- Playside Tackle: Exchange rules with the tight end. He is on a path Middle 1/3 defender to near Safety. If any defender from the outside crosses his path, he will pick him up.
- Footwork: Short and quick drop step with outside foot, dip and rip with the inside shoulder, touching grass to have the cleanest release as possible. He should look outside-in on his path.
- Play side Tight End/Wingback: Exchange rules with the offensive tackle. He is responsible for the first linebacker inside. Cut down your split if necessary.
- Footwork: Execute a short and quick down step to the inside. If there is a defender on or inside of you, use footwork that will give you the cleanest possible release.
Diagram 2 & Diagram 3
The last variation of the trap play we use is our Trap "On" variation, which essentially turns the scheme into a man-on-man blocking scheme. There is usually 2-3 games a year where we will run into a team we cannot Trap which may be due to them pinching their defensive line, their defensive line cutting our guards at the snap, bear crawling defensive linemen, or personnel mismatches. When we face this situation, we will base block our trap play. I will encourage our offensive linemen to stagger their stances, get more weight forward in their stance, and get off the ball.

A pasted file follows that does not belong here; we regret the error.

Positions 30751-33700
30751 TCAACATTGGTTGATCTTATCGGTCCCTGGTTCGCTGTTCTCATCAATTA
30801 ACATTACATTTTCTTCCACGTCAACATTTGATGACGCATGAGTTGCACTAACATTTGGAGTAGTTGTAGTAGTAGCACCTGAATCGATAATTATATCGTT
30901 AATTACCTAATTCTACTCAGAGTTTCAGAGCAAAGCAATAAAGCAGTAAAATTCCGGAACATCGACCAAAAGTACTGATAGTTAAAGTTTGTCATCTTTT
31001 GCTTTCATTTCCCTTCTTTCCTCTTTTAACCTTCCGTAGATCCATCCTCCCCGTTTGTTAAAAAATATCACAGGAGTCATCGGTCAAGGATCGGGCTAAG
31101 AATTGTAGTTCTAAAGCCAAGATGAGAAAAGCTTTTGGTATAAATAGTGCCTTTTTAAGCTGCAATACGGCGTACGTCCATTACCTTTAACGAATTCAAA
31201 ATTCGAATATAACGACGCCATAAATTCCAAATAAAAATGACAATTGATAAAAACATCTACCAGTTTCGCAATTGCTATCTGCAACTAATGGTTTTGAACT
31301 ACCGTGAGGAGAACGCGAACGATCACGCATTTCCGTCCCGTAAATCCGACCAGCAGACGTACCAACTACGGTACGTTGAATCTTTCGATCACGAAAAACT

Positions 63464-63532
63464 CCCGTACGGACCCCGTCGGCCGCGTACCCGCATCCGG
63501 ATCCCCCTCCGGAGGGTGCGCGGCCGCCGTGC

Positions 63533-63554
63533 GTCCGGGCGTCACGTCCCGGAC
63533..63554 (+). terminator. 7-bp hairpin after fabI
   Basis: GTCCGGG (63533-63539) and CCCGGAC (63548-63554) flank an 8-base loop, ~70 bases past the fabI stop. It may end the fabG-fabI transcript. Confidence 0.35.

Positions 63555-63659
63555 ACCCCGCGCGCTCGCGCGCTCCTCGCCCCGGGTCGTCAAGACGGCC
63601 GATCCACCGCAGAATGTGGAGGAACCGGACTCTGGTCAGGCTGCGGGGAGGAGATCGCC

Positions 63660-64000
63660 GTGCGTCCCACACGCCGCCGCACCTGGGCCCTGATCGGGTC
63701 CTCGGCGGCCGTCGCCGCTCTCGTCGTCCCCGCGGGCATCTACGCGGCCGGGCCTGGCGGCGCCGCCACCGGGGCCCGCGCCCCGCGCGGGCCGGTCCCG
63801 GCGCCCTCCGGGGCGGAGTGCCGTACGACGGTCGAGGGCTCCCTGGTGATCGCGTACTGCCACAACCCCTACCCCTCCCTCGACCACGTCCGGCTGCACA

The rules for the offensive line are as follows: On-gap-linebacker. I stress to our offensive line that no matter what, we want to get our head inside on the defender, and block until they hear the echo of the whistle. When they hear "Trap On," they know it is time to get ready to knock someone off the football and move a defender from "point A to point B". We like to use this adjustment on plays when we will go on first sound or on set with Jet, Rocket, or Buck motion in the backfield. Diagram 4
I hope you were able to take away something that will help your program. If you have any questions, please post them and I will respond as soon as I can.